Texas My Texas

My sister and I took a wrong turn on our way from church that Sunday morning.

The reunion was over and we were on our way to Dallas.

Instead of heading towards Dallas, we were headed towards Oklahoma.


When we realized our mistake, we took a U-turn on the highway (you can do those kind of things in small town Texas), and headed back south.

When we recognized the upcoming exit (well not really an exit, more like a intersection, again something that happens in small town Texas) that runs by the site on which our school once stood, we turned right to take a look-see.

They have since razed that old building and replaced it with a new building for a middle school.

It is now the Terrell Middle School, but the site still screams out to me, “I am Terrell Jr./Sr. High School.”

When we turned down a side street and looked to the left, there they were!

The new building is further away from them than our building was back in the day.

But there they were!

The old steps that had led up to Terrell Jr./Sr. High School.

They did not demolish those steps!

I hear you.

“What is the big deal? Those are just old concrete steps.”

You are correct, just old concrete steps.

There is nothing really exciting about those steps, except for one thing.

They bear the weight of many wonderful, many precious memories.

Tardy band students ran up those steps, doing their best to get to the 7:30 a.m. practice on time.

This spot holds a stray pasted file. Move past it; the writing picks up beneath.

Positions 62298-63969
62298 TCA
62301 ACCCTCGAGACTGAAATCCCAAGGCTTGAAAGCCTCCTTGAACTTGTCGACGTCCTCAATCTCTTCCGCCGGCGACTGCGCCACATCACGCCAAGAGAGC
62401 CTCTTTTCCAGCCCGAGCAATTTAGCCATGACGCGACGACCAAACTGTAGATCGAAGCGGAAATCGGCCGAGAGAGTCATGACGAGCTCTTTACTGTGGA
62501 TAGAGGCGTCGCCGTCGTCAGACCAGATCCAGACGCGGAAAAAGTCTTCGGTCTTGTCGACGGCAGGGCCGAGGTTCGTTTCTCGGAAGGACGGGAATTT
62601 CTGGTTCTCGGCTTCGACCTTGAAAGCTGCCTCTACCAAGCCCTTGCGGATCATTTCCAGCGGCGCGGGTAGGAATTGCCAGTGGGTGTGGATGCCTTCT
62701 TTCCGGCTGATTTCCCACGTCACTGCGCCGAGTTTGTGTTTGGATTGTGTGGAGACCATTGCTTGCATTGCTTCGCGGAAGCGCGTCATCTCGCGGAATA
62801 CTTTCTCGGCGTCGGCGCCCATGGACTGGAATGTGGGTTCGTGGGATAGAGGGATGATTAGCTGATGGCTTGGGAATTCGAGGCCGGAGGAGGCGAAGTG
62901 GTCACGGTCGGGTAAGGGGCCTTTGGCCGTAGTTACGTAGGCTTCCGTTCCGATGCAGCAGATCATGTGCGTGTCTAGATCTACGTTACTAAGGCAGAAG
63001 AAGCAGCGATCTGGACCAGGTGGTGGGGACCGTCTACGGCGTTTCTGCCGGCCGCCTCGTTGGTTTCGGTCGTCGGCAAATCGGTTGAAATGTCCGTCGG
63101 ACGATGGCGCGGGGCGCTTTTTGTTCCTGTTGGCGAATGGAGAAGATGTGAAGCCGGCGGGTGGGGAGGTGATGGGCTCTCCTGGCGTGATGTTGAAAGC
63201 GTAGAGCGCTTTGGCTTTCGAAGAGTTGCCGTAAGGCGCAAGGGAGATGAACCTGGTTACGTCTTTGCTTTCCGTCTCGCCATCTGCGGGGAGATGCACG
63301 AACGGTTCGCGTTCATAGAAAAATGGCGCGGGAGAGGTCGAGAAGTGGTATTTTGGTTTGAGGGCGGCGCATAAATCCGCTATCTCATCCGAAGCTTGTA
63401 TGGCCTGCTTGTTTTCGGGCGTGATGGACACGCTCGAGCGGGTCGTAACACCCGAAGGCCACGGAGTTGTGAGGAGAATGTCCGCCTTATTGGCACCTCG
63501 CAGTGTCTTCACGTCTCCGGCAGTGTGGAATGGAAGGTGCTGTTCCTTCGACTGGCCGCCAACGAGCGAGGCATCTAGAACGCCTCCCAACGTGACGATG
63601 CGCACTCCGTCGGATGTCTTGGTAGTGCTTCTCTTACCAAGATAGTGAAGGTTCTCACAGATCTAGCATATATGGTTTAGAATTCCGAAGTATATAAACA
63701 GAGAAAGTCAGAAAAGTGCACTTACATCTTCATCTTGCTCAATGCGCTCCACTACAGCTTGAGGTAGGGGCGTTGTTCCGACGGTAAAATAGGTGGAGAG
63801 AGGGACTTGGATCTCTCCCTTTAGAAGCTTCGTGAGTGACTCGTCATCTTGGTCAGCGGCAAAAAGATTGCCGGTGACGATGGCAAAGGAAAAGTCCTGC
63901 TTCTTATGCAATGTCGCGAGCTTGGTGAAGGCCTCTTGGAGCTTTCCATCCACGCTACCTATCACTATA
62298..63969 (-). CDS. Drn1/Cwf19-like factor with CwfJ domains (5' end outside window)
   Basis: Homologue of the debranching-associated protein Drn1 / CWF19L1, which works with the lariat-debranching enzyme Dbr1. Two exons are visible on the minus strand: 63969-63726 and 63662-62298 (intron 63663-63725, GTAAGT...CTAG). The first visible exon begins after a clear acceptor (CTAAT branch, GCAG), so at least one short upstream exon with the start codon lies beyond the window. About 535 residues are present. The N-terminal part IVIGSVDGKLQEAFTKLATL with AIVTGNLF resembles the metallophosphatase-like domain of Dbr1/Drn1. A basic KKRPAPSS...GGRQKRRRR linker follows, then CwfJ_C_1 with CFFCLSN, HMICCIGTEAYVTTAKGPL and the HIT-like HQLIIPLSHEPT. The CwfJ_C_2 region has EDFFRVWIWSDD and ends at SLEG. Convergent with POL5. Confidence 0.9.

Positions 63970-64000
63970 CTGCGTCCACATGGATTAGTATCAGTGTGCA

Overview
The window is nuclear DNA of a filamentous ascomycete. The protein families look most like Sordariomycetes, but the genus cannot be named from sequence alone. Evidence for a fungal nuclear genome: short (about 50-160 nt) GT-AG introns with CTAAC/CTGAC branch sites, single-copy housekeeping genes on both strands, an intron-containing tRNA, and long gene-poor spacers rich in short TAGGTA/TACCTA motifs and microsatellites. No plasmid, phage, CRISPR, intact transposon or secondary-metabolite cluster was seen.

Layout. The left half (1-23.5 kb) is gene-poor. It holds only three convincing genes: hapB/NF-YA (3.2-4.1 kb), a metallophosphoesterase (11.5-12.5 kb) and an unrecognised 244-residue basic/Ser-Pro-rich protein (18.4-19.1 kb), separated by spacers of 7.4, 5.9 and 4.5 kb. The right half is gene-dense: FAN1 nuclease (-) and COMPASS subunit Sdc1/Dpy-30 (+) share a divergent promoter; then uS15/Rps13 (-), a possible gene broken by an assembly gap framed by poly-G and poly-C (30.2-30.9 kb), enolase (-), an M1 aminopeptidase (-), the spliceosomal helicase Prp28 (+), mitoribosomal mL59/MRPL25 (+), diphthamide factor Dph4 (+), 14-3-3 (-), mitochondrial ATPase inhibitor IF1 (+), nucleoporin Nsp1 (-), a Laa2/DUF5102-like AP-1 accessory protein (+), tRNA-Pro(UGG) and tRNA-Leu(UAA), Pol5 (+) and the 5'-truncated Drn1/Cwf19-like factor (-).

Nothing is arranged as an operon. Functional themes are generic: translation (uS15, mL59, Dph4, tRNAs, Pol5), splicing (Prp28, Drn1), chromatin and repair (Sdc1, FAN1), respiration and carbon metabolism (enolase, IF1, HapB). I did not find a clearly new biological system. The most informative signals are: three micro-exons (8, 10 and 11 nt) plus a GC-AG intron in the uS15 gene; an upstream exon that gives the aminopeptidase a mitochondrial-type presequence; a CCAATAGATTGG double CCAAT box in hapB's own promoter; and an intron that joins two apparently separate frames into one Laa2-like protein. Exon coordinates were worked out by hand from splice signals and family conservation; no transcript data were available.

Early morning boys and girls ran up those steps doing their best to get to their classrooms before the second bell rang.

Afternoon freed students excitedly and delightedly ran down those steps at the close of each school day.

Laughing girls and boys ran down those steps to waiting yellow school buses in which they rode, uniformed and padded, to the football stadium for home football games.

They ran down those steps to ride, elegantly dressed in suits and tulle gowns, to ride to proms in other cities.

They ran down those steps looking forward to riding to away football games with winning touchdowns in view.

They ran down those steps in anticipation of rides to band concerts in the auditoriums of Terrell and Greenville and Denton and Paris (Texas, not France) and other parts of the state.

They ran down those steps to joyfully ride to Prairie View A & M, dreaming of wins at the state Interscholastic League state competitions.

We sat on those steps, back in those days, pretty young girls and preening young boys, who laughed and talked and played the dozens before school and after school and during lunch breaks and maybe even spoke of tomorrow dreams.

Every school day, for six years, we walked up those steps to a building full of hope and challenge and laughter and tears and encouragement and excellence and defeat and joy and sorrow and preparation during a time when we were not sure if change would ever come.

“Mother to Son” by Langston Hughes

Well, son, I’ll tell you:
Life for me ain’t been no crystal stair.
It’s had tacks in it,
And splinters,
And boards torn up,
And places with no carpet on the floor —
But all the time
I’se been a-climbin’ on,
And reachin’ landin’s,
And turnin’ corners,
And sometimes goin’ in the dark
Where there ain’t been no light.
So boy, don’t you turn back.
Don’t you set down on the steps
‘Cause you finds it’s kinder hard.
Don’t you fall now —
For I’se still goin’, honey,
I’se still climbin’,
And life for me ain’t been no crystal stair.

Yeah, just some old concrete steps.



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